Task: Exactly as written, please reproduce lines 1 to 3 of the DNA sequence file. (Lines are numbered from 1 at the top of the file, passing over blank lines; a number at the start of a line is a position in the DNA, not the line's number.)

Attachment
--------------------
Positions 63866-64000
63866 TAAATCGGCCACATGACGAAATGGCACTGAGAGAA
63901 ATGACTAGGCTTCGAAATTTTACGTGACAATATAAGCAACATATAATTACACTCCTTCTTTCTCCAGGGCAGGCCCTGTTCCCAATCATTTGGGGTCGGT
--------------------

Positions 63866-64000
63866 TAAATCGGCCACATGACGAAATGGCACTGAGAGAA
63901 ATGACTAGGCTTCGAAATTTTACGTGACAATATAAGCAACATATAATTACACTCCTTCTTTCTCCAGGGCAGGCCCTGTTCCCAATCATTTGGGGTCGGT